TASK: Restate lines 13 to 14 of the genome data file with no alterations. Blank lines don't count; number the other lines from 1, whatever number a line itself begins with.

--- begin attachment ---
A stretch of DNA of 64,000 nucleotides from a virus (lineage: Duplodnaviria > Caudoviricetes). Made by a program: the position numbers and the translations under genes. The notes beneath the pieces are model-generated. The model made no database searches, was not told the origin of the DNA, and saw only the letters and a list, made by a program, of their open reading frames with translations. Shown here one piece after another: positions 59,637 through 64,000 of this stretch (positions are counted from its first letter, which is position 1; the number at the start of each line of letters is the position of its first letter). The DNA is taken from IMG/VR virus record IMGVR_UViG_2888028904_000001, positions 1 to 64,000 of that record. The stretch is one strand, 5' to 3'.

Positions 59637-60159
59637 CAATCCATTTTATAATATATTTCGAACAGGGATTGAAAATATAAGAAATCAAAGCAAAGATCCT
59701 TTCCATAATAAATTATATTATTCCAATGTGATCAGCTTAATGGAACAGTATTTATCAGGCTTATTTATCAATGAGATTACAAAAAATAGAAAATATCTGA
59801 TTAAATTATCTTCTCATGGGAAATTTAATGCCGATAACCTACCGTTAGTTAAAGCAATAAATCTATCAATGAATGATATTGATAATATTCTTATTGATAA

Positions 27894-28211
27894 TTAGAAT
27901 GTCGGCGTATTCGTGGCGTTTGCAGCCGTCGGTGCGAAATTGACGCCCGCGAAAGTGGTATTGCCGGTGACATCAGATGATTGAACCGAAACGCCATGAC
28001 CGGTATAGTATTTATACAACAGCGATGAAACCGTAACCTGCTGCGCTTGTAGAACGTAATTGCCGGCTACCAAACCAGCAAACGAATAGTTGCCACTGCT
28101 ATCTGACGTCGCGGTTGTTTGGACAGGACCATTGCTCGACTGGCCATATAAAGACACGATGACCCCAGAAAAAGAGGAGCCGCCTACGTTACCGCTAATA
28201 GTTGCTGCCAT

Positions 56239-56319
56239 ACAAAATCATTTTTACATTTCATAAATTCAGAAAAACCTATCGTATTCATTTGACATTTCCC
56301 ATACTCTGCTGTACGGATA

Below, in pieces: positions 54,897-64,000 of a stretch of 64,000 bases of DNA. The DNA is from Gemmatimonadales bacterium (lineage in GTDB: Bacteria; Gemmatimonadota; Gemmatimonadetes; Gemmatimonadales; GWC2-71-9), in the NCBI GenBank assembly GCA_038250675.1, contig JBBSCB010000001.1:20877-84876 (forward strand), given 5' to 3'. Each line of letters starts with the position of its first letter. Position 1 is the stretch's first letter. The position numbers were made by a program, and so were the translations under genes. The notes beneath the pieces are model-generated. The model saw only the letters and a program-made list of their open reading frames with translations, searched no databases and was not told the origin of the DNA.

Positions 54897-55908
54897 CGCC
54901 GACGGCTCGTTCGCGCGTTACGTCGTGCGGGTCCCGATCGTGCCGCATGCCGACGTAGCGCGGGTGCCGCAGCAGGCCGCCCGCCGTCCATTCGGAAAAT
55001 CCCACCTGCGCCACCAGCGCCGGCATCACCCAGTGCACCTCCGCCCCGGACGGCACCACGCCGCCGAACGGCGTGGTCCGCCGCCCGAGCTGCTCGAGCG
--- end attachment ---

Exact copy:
56239 ACAAAATCATTTTTACATTTCATAAATTCAGAAAAACCTATCGTATTCATTTGACATTTCCC
56301 ATACTCTGCTGTACGGATA